Horizon, Host: Ted Simons

March 3, 2010


Host: Ted Simons

How Governor Mofford Saved the Cactus League


  • Spring Training baseball is in full swing this month, and with half of Major League Baseball’s 30 teams, Arizona’s Cactus League is as strong as ever. But there was a time when Arizona might have lost the league if not for the actions of Governor Rose Mofford. Former Special Assistant to the Governor Geoffrey Gonsher and Cactus League historian Rodney Johnson tell us how Governor Mofford saved the Cactus League.
Guests:
  • Geoffrey Gonsher - Former Special Assistant to the Governor
  • Rodney Johnson - Cactus League historian


View Transcript
Ted Simons: Spring training baseball is in full swing this week. With 15 teams, Arizona's Cactus League is going strong. But there have been times when Arizona was in danger of losing the league. In a moment, we'll hear how Governor Rose Mofford stepped in to save spring training baseball back in the late '80s. As David Majure reports, it's a story that's part of an exhibit that reopened this past weekend.

David Majure: “Play ball: the Cactus League Experience,” tells the history of spring training baseball in Arizona. The exhibit opened last year in the Mesa Historical Museum with Hall of Fame pitcher Gaylord Perry signing autographs to raise money for the project. Now the exhibit has a new home - in Mesa's Arizona Museum for Youth. The exhibit has doubled in size since it opened a year ago. So the two museums joined forces to give it a new larger venue. Ultimately, the plan is to create a museum dedicated entirely to Arizona baseball.

Unknown woman: Kind of like a Cooperstown west for Arizona.

David Majure: In the meantime, the “Play Ball” experience is open for business. Visitors can still peek through knot holes to see the evolution of Arizona's spring training ballparks, they can wander among photographs and memorabilia that trace the history of Arizona's Cactus League. Among new additions to the exhibit, how former Arizona Governor Rose Mofford helped save the Cactus League at a time when its future was uncertain.

Ted Simons: And joining me now for more on this is Geoffrey Gonsher, who served as a special assistant to Governor Rose Mofford. The Cactus League was one of his special projects. And Rodney Johnson, a Cactus League historian who's writing a book about the league, he's also president of the Arizona chapter of the Society for American Baseball Research. Good to have you both on the program. Let's talk about the state of the Cactus League when Governor Mofford took office. What were you looking at there?

Geoffrey Gonsher: When Governor Mofford took office the Cactus League was on the verge of unraveling. The state of Florida was attracting our teams, and we would have lost a major economic industry in the state of Arizona.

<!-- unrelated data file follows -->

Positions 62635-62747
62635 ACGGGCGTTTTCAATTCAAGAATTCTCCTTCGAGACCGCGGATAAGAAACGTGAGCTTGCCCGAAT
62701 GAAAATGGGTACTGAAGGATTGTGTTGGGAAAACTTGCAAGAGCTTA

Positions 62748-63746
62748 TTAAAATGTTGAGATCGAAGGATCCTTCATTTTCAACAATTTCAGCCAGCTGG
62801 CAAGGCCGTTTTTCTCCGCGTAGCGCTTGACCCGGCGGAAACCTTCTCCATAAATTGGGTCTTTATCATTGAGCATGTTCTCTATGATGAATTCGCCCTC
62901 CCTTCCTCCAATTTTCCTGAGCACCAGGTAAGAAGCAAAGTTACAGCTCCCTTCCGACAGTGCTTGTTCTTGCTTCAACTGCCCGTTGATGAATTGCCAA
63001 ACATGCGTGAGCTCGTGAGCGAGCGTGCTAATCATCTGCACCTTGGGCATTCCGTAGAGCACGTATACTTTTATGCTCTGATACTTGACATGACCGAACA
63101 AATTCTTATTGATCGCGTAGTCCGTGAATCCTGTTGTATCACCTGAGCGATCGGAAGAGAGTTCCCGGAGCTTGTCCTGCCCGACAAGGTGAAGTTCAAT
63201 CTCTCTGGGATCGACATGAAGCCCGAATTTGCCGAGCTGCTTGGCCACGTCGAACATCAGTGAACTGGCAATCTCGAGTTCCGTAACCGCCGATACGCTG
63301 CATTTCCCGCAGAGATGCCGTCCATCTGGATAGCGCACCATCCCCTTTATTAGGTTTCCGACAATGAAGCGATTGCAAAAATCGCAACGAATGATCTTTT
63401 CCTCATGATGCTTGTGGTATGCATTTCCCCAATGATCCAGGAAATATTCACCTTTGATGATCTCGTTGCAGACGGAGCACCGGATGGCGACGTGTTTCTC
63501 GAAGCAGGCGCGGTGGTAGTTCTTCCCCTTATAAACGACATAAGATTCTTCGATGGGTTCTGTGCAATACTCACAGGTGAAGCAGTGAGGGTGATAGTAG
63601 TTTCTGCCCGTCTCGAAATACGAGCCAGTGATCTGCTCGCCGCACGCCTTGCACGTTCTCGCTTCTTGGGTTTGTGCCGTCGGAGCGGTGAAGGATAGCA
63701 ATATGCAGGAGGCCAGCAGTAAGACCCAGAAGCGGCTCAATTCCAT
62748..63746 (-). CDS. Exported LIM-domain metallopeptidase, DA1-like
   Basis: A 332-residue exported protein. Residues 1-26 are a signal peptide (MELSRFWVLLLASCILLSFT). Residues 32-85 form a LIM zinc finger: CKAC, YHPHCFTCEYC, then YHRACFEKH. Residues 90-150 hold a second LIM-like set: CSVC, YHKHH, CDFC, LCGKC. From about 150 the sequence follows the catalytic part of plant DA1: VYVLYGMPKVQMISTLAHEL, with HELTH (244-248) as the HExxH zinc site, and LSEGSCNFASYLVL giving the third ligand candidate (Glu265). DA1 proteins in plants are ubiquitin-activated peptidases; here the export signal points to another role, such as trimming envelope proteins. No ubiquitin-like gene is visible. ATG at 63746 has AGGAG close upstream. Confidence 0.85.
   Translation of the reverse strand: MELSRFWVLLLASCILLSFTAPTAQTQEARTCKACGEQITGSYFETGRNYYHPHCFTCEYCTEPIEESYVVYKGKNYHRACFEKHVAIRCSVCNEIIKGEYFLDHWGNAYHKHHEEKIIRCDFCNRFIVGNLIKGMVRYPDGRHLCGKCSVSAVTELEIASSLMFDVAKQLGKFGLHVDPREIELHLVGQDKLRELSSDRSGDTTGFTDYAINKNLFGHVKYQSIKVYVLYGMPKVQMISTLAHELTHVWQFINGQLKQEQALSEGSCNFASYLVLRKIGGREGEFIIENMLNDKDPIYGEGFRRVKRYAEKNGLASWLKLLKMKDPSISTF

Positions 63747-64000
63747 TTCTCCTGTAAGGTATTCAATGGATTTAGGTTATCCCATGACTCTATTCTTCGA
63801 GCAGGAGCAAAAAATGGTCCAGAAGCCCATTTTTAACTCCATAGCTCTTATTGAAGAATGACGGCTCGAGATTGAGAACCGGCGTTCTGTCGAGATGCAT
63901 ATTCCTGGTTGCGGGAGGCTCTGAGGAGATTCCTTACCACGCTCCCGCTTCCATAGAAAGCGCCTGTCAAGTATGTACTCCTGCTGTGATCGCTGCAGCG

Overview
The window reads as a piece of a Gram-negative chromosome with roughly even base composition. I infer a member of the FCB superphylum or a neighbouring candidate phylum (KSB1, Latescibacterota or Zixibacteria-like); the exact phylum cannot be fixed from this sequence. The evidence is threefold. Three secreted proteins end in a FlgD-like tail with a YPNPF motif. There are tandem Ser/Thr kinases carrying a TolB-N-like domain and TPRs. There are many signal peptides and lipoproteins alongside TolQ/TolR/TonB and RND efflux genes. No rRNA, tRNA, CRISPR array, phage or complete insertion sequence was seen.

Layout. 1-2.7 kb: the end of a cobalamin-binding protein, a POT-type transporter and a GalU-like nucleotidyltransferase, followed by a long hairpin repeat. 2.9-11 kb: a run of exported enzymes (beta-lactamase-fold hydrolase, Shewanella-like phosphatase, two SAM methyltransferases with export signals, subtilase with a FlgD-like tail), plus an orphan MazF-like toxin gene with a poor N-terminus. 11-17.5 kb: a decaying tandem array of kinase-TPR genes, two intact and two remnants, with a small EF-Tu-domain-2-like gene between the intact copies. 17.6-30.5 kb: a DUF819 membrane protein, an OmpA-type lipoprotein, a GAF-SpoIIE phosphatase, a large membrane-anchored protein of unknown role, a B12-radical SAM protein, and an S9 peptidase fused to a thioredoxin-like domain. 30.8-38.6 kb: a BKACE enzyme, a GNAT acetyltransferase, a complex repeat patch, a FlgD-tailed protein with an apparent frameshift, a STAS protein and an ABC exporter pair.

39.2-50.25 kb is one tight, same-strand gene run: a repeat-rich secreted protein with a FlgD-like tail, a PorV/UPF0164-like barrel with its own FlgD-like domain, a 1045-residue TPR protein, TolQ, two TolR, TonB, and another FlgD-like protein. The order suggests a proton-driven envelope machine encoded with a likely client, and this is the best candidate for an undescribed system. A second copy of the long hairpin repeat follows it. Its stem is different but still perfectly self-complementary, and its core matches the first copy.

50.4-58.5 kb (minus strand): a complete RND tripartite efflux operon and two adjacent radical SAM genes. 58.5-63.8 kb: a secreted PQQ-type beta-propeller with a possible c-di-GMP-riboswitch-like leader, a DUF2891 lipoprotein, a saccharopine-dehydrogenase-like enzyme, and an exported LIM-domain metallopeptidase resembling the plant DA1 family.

Ted Simons: Was the Cactus League just not being fully appreciated as far as an economic impact? What was going on here?

Geoffrey Gonsher: The state of Arizona did not recognize the cactus league at the time as an economic value to the state. Because of what Governor Mofford did, she was able to communicate that to baseball teams, the Major League Baseball, and the people of Arizona.

Ted Simons: How much was the state of the Cactus League impacting Arizona's efforts to get a major league baseball team here?

Rodney Johnson: Well, the profile of Arizona was greatly enhanced by the cactus league being here. All of the -- throughout the existence of the cactus league, people in cold weather country would pick up their morning papers and be shoveling snow, and see pictures of palm trees, and people playing baseball in Arizona with datelines like Mesa and Phoenix. And it raised the profile such that people started thinking of Arizona as a baseball place.

Ted Simons: Was the league, though, saying, or overtly or covertly, if you can't keep the Cactus League, we can't trust you with a team?

Rodney Johnson: There was certainly that sentiment out there. And I think that was one of Governor Mofford’s biggest contributions, is she recognized that the Cactus League was more than just baseball, that it had such a great economic impact on Arizona.

Ted Simons: What did she do? What did the governor do to get this thing rolling and to get the Cactus League to where it is today?

Geoffrey Gonsher: The most important thing she did was to pull together a very strong Cactus League constituency that included all the cities, the teams, the mayors, the booster groups, and the fans. And she was ability to move force -- forward with a consolidated force to get things done.

Ted Simons: And this was a task force with ideas like taxing programs on tourists and these sorts of things this, is how these ideas got started?

Geoffrey Gonsher: Some of the revenue issues came from that task force. Other issues were that we needed to recognize the real value of Cactus League, and we hadn't done that previously.